Set Current Location
|Jan to Dec - Sunday||09:00 AM to 01:00 PM|
|Jan to Dec - Saturday||10:00 AM to 01:00 PM|
|Jan to Dec - Tuesday to Thursday||05:00 PM to 08:00 PM|
The name comes from the Basílica de Santa Maria del Pi, and from St Josep Oriol, who is buried there. The two squares are consecutive; one leads into the other. A sculpture of Àngel Guimerà resides in Sant Josep Oriol—he was a very important writer representative of a Catalan cultural movement called La Renaixença in the 19th Century. There are art and food markets here, as well as musicians playing and singing in the street, with people listening to them from the terraces of the many pleasant cafés surrounding the two squares.
It houses numerous art-galleries and bookstores in its wake, making the Carrer Petritxol a much traveled street. Go through the lane to discover ancient murals on the adjacent walls that reveal the artistic bend of the people. There are many famous stores too like Dulcinea selling hot chocolate for a long time now. The Ganiveteria Roca is a famous knife store-a landmark in these parts. Also worth visiting is the Llibreria Quera which has a host of books on all subjects.
This is a series of streets joined together one after the other, that lead from Plaça Catalunya to the sea. The word rambla comes from the Arabic term, ramla, which means a riverbed, and these streets actually used to be a riverbed that channeled the water coming down from Collserola Hill. In the 13th Century, convents and churches were built on both sides of the Ramblas and the streets were named after these religious buildings. During the course of the 18th Century, the medieval walls that separated the Barri Gòtic (Gothic Quarter) from the Raval district were pulled down, and in 1830 the convents and monasteries were closed. Today the popular section of Las Ramblas is a pedestrian-only street, with attractions, shops, restaurants, cafes, kiosks, and street performers that give visitors a sense of Barcelona life.
This is the first walkway you come to when strolling down the Ramblas. The kiosks sell newspapers from all over the world. You'll find the Font de Canaletes (a small fountain) here, where Barça soccer fans (known as culés) gather to celebrate their team's victories. According to legend, if you drink from this fountain you'll return to Barcelona one day. You're also likely to come across performers playing rock or Andean music surrounded by crowds of bystanders. It's a very cosmopolitan area.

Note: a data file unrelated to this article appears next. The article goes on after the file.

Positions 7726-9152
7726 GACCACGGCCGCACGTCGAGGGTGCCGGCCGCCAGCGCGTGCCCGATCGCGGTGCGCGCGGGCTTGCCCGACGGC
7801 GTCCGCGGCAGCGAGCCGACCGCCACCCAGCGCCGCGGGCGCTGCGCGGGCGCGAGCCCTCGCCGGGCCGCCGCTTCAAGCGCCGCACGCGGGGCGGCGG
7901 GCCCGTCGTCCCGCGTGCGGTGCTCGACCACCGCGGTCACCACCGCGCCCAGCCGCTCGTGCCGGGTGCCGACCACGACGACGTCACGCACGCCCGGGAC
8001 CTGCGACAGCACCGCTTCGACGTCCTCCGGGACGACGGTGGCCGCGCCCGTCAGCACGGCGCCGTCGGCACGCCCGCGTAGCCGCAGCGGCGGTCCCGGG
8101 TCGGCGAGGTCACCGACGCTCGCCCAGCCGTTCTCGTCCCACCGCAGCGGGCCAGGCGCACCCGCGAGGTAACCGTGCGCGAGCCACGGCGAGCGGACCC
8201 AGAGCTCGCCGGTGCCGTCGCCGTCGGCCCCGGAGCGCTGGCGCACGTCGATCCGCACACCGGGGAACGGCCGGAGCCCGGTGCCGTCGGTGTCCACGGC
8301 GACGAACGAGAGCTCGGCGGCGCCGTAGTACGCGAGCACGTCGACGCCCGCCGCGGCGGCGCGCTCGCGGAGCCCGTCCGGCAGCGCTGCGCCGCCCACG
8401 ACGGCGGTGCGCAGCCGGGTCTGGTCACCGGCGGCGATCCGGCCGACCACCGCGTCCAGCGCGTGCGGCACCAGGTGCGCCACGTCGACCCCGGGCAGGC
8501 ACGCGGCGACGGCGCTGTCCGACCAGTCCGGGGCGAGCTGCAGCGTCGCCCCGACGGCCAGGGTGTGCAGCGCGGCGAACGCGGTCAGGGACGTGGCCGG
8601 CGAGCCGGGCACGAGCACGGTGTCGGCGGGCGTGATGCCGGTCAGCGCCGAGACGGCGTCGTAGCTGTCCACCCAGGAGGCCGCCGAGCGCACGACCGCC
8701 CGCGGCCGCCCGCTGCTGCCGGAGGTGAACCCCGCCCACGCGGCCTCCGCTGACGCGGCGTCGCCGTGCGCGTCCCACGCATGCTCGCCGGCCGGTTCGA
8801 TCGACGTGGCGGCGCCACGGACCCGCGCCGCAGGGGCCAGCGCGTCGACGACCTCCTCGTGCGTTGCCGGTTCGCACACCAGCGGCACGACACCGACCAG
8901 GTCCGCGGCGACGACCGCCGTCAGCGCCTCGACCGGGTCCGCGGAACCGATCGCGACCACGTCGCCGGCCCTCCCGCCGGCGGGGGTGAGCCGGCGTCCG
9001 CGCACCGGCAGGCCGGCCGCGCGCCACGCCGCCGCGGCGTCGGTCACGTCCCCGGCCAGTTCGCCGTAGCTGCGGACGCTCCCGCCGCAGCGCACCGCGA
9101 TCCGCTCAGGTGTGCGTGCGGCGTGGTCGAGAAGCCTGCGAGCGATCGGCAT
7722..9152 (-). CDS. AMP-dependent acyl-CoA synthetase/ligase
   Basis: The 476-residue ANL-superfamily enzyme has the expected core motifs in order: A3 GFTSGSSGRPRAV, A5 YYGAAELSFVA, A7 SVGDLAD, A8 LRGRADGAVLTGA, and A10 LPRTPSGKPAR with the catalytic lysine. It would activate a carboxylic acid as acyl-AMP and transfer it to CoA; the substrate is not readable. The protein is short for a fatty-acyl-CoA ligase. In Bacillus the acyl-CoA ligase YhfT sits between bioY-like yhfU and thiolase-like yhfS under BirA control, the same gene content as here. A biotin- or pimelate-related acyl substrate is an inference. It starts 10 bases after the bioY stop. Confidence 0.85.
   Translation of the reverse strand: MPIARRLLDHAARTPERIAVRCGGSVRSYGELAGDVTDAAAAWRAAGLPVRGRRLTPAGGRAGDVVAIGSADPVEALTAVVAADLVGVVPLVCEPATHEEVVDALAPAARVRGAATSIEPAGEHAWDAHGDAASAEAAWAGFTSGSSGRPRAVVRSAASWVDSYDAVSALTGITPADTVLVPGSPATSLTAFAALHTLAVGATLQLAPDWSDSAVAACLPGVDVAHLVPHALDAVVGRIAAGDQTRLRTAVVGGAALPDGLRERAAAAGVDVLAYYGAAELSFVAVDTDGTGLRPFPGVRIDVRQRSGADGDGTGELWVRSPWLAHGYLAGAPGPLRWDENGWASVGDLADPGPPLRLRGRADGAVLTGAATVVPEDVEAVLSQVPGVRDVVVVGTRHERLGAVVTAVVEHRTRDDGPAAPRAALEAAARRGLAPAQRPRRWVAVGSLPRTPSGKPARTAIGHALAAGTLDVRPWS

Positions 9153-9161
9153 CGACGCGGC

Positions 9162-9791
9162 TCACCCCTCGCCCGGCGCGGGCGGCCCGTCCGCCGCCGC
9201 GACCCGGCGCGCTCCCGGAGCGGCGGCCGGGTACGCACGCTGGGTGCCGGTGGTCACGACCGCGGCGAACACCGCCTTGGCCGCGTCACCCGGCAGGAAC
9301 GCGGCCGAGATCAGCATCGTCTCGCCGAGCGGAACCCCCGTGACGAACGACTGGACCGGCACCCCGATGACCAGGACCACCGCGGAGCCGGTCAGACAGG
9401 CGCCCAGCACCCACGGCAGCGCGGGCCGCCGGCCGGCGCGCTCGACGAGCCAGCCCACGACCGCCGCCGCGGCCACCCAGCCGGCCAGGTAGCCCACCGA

This second section of the Ramblas is also known as the Rambla of the Birds, where you will find kiosks selling small animals, mostly birds. There are also chickens, parrots, turtles, hamsters and fish for sale. You'll also see mimes, musicians, clowns and other street performers here. As far as architecture is concerned, there are two impressive baroque buildings: Betlem Church and Virreina Palace. Specially for animal lovers, this street is a must-visit!
This part of Las Ramblas, which goes from Carrer Carme to Carrer Hospital, is also known as La Rambla de les Flors (the Rambla of flowers) because of its profusion of floral kiosks. The tradition of these little stands harks back to the Middle Ages — where knights once fought each other (and were then regaled with flowers, of course). In the 19th Century, this section of the Ramblas was a meeting point where women talked and men read the newspaper. You'll also find the Boqueria Market here where restaurateurs go daily to get fresh produce, as well as Virreina Palace, which is an information and exhibition center.
This section goes from Pla de l'Os to Pla del Teatre. The famous Liceu Theatre and a Joan Miró mosaic can both be seen in this part of Barcelona's Ramblas. The Liceu Theatre was bombed by anarchists at the turn of the 20th Century and there was a devastating fire here in 1995. However, it has now been totally refurbished and is in excellent condition. There is a statue outside the theater in honor of the Catalan playwright, Serafí Pitarra. This area is a mass of contradictions — it is here that the wealthy middle-classes rub shoulders with the poorer folk from the adjoining Raval district. Don't miss Plaça Reial on the left, which has to be seen to be appreciated.
Here, the Ramblas grow wider and carries on all the way down to the sea. At the very end, you will see the statue of Columbus atop his high pillar, pointing to the New World. The name of this section comes from an ancient convent that is used as the base of the Centre d'Art Santa Mónica, an exhibition center. In this area, there are painters doing portraits and caricatures for tourists, as well as landscapes, etc. There are also musicians, fortune tellers and tarot card readers. On weekends, there is often a crafts market selling leather goods, jewelry, clothes etc.